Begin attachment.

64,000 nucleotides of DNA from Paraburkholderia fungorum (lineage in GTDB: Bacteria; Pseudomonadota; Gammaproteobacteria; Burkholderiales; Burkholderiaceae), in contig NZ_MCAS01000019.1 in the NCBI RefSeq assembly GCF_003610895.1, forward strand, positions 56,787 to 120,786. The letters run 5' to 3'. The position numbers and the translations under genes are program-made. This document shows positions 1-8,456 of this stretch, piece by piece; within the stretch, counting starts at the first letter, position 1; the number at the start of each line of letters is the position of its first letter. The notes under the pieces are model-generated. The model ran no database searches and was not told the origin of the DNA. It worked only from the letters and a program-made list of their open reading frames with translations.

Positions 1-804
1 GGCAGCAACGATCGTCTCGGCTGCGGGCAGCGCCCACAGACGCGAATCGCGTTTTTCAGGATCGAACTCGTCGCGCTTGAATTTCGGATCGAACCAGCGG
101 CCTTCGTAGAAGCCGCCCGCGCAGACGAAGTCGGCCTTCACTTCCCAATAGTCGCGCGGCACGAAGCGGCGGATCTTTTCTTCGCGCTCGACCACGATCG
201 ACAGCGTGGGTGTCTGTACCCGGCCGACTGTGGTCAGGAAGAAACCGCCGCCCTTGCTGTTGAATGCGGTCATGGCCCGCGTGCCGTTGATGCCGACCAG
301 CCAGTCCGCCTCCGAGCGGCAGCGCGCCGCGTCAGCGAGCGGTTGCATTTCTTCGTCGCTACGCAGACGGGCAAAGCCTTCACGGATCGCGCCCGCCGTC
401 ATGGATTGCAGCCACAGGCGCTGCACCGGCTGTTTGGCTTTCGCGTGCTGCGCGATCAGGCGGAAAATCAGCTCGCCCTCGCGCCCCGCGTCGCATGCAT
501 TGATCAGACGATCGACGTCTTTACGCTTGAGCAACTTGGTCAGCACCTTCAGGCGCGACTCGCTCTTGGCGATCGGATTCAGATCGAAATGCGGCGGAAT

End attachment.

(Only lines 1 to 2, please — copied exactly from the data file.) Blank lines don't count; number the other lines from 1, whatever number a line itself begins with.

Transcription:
64,000 nucleotides of DNA from Paraburkholderia fungorum (lineage in GTDB: Bacteria; Pseudomonadota; Gammaproteobacteria; Burkholderiales; Burkholderiaceae), in contig NZ_MCAS01000019.1 in the NCBI RefSeq assembly GCF_003610895.1, forward strand, positions 56,787 to 120,786. The letters run 5' to 3'. The position numbers and the translations under genes are program-made. This document shows positions 1-8,456 of this stretch, piece by piece; within the stretch, counting starts at the first letter, position 1; the number at the start of each line of letters is the position of its first letter. The notes under the pieces are model-generated. The model ran no database searches and was not told the origin of the DNA. It worked only from the letters and a program-made list of their open reading frames with translations.

Positions 1-804